The Golden Age of Hollywood conjures ideas of glamour, romance and Technicolor hues—but behind the scenes, the reality of the industry wasn’t always the rosy picture portrayed on screen. These two sides of Hollywood’s past are now being explored in The Girl Who Jumped Off the Hollywood Sign, a one-woman show that transports the audience back to the Hollywood of yore.
Written and performed by Joanne Hartstone, with direction by Vince Fusco, The Girl Who Jumped Off the Hollywood Sign tells the story of Evelyn “Evie” Edwards, an aspiring actress who can’t find success in the Hollywood studio system. The audience meets Evie in 1949 as she stands atop the Hollywood sign, prepared to end her suffering. Mixing her spoken tales with songs from the era, Evie spends her potential final moments recounting her life as an aspiring actress and die-hard fan of the silver screen—and how it got her to this dire place.
Evie’s tale is interwoven with the history of America and Golden Age Hollywood, from the Great Depression and “Hoovervilles” to World War II and the Hollywood Canteen. Her personal tale details Evie’s own experiences in the industry, from her days as a runner on the MGM lot and run-ins with such Hollywood royalty as Bette Davis, to the failed auditions she went to again and again to no avail. Though Evie may be fictional, her speeches also constantly allude to the struggles faced by the very real women who were made and spit out by the Hollywood “dream factory,” including platinum blonde Jean Harlow, Judy Garland, and an actress who actually did jump off the Hollywood sign, Peg Entwhistle. “There will always be another actress waiting in the wings to take your place,” Evie tells us. “No one in Hollywood is irreplaceable.... You can’t have any illusions about that.”
Hartstone’s nuanced take on the romance of Old Hollywood and the horrors that lay underneath is well-balanced, drawing the audience in but never letting its nostalgia remain unchecked. The show emphasizes the stark realities of Hollywood that drove Evie—and so many real women—to despair. Yet at the same time, Evie’s passion for the movies shines through, and it’s hard not to feel a yearning for the glitz of mid-20th-century cinema and the world inhabited by its stars.
The Girl Who Jumped Off the Hollywood Sign, however, is more than just a history lesson, as Evie goes beyond the “who’s who” of Hollywood to share her personal tales of ambition, hope—and failure. Hartstone keeps the audience rooting for her success, with a bubbly yet nuanced performance that endears us to Evie without contradicting the dark mental place she’s now in. Clad in an A-line dress and pin curls and sporting a singsong accent straight out of the 1940s, Hartstone feels like she has stepped out of another era, and she effortlessly switches between Evie and impressions of those she encounters. Though she’s giving a solo performance, Hartstone manages to flesh out Evie’s world, pulling us into it through her words alone.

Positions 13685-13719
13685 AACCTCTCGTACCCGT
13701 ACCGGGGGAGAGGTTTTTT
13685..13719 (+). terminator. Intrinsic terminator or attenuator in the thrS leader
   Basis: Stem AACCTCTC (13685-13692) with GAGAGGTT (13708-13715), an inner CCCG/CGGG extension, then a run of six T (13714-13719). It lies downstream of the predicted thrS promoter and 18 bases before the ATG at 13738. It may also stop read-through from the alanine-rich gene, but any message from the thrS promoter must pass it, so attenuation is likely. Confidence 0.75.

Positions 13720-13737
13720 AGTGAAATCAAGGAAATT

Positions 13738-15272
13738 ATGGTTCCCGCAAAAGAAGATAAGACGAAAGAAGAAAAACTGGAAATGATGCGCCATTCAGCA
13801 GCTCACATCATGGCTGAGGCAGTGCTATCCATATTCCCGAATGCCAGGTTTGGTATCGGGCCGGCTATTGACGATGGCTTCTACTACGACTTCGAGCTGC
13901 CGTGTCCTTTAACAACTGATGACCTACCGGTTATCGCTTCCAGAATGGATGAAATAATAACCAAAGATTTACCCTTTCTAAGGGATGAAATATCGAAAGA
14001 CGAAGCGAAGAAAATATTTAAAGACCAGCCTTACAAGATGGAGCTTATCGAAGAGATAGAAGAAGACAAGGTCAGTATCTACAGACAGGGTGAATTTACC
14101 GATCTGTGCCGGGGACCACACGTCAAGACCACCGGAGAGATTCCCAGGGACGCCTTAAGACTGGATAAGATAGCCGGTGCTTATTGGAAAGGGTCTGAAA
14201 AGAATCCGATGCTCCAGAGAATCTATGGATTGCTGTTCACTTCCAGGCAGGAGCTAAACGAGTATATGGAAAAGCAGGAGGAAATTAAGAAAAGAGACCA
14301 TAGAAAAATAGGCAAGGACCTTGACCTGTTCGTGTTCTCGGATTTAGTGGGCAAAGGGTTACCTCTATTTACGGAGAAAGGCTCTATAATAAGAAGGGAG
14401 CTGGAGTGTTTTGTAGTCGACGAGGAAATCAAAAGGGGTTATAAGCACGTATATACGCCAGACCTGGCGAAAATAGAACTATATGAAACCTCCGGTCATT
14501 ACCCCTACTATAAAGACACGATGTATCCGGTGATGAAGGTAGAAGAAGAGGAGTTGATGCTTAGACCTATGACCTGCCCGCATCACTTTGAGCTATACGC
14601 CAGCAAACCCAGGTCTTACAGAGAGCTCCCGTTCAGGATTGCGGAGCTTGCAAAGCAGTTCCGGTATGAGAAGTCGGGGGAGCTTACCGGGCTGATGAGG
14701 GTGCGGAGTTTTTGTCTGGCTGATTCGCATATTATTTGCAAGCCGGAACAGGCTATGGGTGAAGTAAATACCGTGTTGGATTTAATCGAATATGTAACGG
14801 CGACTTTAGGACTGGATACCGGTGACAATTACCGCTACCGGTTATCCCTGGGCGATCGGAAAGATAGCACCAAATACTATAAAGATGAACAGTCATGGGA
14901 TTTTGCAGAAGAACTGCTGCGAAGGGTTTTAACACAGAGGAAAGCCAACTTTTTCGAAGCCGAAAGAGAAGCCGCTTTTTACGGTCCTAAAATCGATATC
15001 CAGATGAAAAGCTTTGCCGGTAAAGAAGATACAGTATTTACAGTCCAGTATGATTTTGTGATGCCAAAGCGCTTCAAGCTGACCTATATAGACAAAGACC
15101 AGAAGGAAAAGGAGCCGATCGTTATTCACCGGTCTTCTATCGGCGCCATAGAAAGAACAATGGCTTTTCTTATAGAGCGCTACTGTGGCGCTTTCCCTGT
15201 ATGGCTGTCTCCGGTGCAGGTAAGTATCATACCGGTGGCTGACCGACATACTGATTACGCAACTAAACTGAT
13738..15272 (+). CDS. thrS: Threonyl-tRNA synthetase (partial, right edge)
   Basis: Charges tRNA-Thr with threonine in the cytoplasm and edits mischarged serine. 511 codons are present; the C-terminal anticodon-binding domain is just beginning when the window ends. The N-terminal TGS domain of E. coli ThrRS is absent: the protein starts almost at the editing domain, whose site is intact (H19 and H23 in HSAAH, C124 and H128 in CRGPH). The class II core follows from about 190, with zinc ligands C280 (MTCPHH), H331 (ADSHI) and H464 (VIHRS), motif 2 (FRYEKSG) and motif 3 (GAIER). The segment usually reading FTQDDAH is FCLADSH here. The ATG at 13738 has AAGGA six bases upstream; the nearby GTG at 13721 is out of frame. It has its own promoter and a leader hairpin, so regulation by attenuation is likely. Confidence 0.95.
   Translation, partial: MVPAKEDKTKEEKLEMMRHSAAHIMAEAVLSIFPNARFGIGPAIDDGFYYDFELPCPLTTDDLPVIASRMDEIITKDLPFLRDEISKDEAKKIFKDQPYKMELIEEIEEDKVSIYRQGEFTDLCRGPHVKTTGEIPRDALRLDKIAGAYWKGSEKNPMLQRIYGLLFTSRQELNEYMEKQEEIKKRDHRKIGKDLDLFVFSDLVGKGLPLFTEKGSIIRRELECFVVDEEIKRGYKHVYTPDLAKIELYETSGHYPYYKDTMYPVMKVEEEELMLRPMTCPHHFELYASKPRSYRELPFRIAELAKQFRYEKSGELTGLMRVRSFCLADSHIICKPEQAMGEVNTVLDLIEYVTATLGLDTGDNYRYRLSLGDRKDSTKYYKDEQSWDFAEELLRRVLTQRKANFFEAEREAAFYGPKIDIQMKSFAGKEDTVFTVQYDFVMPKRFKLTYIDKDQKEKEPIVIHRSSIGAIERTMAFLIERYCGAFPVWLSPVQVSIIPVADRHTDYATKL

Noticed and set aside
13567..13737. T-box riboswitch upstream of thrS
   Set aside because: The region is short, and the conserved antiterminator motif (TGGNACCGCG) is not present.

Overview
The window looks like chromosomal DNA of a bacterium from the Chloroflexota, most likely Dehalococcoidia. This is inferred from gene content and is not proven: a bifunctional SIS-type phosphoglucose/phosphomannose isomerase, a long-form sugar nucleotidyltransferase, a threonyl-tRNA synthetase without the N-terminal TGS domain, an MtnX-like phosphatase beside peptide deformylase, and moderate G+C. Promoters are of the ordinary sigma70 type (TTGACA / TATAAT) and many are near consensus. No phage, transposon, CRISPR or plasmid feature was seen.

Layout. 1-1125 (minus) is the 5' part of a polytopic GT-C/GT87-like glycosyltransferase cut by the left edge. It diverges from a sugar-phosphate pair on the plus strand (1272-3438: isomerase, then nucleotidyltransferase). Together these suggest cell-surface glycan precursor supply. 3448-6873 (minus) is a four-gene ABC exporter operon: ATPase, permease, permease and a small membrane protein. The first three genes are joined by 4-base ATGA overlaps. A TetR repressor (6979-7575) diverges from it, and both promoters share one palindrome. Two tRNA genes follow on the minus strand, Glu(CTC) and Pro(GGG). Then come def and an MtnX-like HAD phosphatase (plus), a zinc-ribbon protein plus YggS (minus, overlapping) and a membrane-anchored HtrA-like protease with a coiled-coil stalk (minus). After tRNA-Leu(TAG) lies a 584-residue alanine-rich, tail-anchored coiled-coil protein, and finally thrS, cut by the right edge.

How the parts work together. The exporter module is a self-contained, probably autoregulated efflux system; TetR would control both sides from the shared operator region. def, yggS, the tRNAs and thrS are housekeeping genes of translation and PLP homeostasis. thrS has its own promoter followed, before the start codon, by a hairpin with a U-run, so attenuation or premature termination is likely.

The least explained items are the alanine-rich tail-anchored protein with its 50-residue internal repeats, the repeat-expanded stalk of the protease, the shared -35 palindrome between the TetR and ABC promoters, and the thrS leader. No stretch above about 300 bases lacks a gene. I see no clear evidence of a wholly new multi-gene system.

Evie’s tragic state is further highlighted by Tom Kitney’s design, which consists of a cut white wall symbolizing the top of the Hollywood sign’s “H” and dim, yellow-hued lighting that captures the warm glow of the city and the darkness of Evie’s situation. The small-scale production, which began in fringe festivals in Hollywood and Edinburgh, also captures the period atmosphere through its muffled soundtrack of city sounds and music from the age, evoking the comparatively grainy sound of record-played music without overpowering Hartstone’s performance.
As sexual harassment allegations and the #MeToo movement continue to rock the entertainment industry, The Girl Who Jumped Off the Hollywood Sign serves as a reminder that women in Hollywood struggled far before the days of Harvey Weinstein. Hartstone’s enrapturing paean to Hollywood’s Golden Age may have audience members switching on Turner Classic Movies once it finishes—but hopefully now they’ll appreciate what it took for the actresses adorning those films to be immortalized on screen.
The Girl Who Jumped Off the Hollywood Sign plays through Jan. 21 at Theatre for the New City (155 1st Ave.). Evening performances are at 8 p.m. Tuesday through Saturday, and matinees are at 3 p.m. on Saturday and Sunday. Tickets are $20 and can be purchased at theatreforthenewcity.net.